|Review: Revenge - Superion. Command. Destroy|
|Superion. Command. Destroy|
Label: Invocation Records
Year released: 2002
Genre: Black Metal
Review online: June 18, 2007
Reviewed by: Lars Christiansen
for:Superion. Command. Destroy
Rated 4.17/5 (83.33%) (6 Votes)
This is the recently re-issued EP from Canada's filth mongers Revenge, which was originally issued on 7" back in 2002 on War Hammer Records. After much fan pressure, it's been given full CD treatment in all of its two tracked eight and a half minute glory.
Musically, Revenge are about as close to grind as you can get when it comes to black metal, with a brutal barrage of lowly tuned riffage sweeping you away in a veritable landslide of filthy audio destruction, reminiscent of the old Finnish style of black metal trademarked by Beherit and Archgoat but pushed to a more brutal, hate-filled conclusion . Riffs are barely distinguishable upon the first few listens, but intensive replays gives the greatest of repayments. Given the chance, the sublime near incoherent musical articulation shows through the mire of what at first sounds like pure noise. There are certainly musical similarities between this and early Carcass or Napalm Death, albeit with a more gunpowder scorched, blacker war hungry edge. Imagine the aural equivalent of being riddled with bullets whilst simultaneously being repeatedly ran over by a tank, and you're half way there.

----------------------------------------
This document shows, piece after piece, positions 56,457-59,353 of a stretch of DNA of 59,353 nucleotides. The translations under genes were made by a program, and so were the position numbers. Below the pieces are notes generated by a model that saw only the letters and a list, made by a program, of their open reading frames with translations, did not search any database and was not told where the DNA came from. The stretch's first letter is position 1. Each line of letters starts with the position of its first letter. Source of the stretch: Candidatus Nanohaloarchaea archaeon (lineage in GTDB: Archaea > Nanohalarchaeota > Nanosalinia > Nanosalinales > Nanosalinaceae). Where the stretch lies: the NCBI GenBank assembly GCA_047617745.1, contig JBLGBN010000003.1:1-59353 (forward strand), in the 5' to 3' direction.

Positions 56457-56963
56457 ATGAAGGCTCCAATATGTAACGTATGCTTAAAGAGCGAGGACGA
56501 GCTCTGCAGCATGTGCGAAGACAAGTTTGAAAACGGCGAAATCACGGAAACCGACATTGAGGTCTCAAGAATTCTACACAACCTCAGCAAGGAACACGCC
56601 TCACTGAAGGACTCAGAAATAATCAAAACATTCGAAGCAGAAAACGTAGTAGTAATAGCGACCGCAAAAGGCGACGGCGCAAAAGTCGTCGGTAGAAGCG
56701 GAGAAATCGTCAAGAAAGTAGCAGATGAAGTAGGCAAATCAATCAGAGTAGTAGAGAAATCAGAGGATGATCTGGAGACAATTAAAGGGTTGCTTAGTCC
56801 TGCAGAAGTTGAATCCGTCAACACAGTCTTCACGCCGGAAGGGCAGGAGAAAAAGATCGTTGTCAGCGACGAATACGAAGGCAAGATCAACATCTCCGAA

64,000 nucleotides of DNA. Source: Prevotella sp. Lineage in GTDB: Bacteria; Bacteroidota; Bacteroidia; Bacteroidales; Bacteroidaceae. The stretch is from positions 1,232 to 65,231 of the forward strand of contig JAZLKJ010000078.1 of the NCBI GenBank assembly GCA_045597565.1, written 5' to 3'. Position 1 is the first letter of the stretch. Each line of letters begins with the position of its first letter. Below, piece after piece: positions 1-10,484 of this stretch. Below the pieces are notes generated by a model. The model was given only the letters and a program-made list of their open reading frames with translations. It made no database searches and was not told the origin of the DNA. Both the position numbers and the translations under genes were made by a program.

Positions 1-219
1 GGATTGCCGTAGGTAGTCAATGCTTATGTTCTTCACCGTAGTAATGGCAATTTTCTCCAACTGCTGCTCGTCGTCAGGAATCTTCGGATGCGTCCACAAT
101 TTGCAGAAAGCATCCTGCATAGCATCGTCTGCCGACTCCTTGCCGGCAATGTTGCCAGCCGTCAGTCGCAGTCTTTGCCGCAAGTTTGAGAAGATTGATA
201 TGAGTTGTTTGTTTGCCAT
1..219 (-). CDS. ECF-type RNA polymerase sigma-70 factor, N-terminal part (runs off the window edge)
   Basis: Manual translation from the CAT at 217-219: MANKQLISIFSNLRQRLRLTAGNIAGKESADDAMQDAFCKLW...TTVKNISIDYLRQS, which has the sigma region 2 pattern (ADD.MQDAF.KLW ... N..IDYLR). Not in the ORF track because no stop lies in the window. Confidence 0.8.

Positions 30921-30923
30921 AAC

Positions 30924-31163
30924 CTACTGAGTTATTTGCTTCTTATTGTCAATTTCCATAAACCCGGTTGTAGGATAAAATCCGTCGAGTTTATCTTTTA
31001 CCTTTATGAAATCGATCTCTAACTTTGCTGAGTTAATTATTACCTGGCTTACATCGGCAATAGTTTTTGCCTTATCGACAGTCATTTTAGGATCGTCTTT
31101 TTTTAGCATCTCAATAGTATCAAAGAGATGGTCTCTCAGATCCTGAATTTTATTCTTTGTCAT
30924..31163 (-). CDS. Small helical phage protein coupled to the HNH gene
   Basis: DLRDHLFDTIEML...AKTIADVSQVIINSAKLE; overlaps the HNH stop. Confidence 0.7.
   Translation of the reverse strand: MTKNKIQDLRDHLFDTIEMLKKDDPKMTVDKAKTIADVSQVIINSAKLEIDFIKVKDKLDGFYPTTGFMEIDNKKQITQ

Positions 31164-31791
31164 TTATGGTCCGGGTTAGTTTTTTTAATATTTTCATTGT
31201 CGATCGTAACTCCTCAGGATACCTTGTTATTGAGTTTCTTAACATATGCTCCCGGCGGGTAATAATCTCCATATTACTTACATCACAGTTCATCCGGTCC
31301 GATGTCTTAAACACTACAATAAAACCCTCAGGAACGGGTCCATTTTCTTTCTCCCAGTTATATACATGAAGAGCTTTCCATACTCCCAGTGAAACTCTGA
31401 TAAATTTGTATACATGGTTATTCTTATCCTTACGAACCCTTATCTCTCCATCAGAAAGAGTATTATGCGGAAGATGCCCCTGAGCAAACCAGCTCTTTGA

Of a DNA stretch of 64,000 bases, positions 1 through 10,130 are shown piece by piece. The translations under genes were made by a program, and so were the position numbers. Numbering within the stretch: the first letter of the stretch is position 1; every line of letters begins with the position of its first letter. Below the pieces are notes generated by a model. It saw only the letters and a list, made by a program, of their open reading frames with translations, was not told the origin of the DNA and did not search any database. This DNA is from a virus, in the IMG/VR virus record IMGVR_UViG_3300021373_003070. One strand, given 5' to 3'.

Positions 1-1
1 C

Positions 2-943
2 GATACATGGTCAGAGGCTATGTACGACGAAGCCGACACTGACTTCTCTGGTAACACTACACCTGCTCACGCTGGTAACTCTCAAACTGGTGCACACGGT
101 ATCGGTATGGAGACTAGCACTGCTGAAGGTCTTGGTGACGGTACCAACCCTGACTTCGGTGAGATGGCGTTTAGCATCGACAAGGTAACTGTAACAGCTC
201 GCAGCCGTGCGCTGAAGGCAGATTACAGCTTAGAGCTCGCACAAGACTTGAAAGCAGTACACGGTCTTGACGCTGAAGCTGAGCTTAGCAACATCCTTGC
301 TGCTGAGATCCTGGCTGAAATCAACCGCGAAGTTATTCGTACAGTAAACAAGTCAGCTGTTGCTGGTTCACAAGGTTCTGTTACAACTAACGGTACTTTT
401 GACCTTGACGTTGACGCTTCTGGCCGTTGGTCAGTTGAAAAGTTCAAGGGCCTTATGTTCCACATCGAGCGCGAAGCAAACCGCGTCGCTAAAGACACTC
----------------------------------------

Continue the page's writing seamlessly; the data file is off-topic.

However, I have two non-sonic gripes with this release, the first is that no bonus material has been added onto the criminally short run-time – sub-ten minute releases are all well and good for vinyl EPs and splits, but for a re-issued CD? Surely they could've dug up some unreleased stuff, demos or even the track from the split with Arkhon Infaustus – anything to pad it out a bit. My 2nd grievance is that no care has been taken in the packaging – the CD doesn't even come in a jewel case. Instead it comes in a card sleeve, similar to those used on promotional albums, which is pretty lazy if you ask me. Anyhow, these things taken into account, the music certainly makes up for it. A worthy addition to your 'war metal' collection.
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